Torres clan finds success in dojo

    Torres family finds success in dojo

    It’s been a wild 2016 for Maximo Torres.

    “My emotion was happiness. It sprung out of my body. I won something,” said the martial artist.

    After winning nearly every karate tournament he competed in this year, he was awarded Nevada Fighter of the Year.

    It was something not many saw coming. Especially since when he first arrived at Amba Martial Arts, he was so uncoordinated that they had to teach him how to run.

    “It was a pretty crazy ride,” said Torres. “At the beginning I couldn’t even run and after that my Senseis kept training me and training me. Where I am right now, I feel great.”

    “It all kind of came together this year when I watched him perform his form, his traditional Kata,” said Amba Martial Arts owner Martin Amba. “I literally cried. Tears were rolling down my eyes because I thought about where he came from.”

    Torres certainly hasn’t been alone on this ride, mostly because of the Torreses around him.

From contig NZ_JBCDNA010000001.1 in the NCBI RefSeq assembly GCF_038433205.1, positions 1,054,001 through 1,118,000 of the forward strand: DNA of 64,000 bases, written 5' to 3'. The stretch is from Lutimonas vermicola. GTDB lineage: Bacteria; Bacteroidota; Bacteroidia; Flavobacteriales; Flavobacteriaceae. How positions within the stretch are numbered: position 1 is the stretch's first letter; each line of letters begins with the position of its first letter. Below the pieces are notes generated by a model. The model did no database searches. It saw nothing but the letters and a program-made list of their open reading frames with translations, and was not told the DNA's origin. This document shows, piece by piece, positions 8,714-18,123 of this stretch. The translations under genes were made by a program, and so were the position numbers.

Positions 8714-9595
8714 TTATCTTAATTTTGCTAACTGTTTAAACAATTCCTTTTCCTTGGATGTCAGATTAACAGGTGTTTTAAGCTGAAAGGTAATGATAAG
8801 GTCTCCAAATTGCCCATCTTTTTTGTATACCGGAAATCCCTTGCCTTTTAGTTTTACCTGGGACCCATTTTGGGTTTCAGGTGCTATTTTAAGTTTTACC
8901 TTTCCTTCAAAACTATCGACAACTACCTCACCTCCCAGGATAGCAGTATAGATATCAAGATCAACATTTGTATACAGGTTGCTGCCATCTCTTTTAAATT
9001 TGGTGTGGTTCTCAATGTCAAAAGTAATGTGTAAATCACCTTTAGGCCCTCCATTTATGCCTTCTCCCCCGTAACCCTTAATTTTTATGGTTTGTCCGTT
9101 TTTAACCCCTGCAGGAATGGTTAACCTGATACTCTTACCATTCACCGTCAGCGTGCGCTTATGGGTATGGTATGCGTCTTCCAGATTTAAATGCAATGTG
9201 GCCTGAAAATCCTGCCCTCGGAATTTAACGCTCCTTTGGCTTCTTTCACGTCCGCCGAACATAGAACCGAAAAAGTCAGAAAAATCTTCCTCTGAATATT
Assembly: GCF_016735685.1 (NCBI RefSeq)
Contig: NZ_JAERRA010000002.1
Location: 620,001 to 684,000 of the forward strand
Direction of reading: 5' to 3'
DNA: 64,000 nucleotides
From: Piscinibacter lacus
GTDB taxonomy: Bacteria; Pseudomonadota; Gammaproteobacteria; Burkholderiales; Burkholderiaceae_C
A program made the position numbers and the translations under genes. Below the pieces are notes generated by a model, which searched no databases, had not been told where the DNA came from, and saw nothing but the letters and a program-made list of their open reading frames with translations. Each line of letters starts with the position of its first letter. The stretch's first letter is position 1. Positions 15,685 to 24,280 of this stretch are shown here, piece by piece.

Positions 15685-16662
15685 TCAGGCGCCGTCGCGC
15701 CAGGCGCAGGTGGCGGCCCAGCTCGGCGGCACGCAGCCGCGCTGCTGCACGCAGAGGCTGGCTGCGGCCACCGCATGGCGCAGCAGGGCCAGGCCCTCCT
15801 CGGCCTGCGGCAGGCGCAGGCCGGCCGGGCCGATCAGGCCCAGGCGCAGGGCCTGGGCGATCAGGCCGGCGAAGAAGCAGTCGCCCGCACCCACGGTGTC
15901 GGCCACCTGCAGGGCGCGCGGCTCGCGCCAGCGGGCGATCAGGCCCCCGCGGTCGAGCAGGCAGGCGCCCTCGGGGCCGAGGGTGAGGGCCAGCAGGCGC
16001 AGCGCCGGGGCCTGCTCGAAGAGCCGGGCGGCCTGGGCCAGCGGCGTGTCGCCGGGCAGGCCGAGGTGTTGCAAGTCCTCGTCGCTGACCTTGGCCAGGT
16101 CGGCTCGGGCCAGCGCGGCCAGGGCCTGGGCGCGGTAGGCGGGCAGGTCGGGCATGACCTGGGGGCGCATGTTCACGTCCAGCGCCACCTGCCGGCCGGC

Maximo trains with his sister, Alexandra, and his father, Luis.

    “Even something so simple like jumping the rope was so hard for him,” said the elder Torres. “Now after all the training and practicing every day I say, 'Damn, that’s the same kid that wasn’t able to move before.'"

    “Seeing my brother dominate felt really good because I felt like, if he can do it I can do it too,” said Alexandra.

    Maximo isn’t the only Torres raking in awards. Sister Alexandra won an All-Star Award at the World League Finals.

    And as a family?

    They’re winning something that can’t be represented through a trophy.

    “Now we have a better relationship,” said Luis. “We are more than just dad and son and daughter. We are friends.”

    “I get to be in here with my friends and family and we get to do it together instead of just being alone,” said Alexandra.

    To Amba, that’s the whole point of his work: To build a better community, both inside and outside of the dojo.

    “I couldn’t be more proud if one day they come in and say, ‘Sensei Martin, Instructor Joji, Sensei MJ, I just passed the bar exam. Things like that. That’s what we’re truly trying to do. Self-defense, kicking and punching, that’s just stuff along the way. I know they’re going to be fine as far as that. What I’m trying to do is help build a future.”

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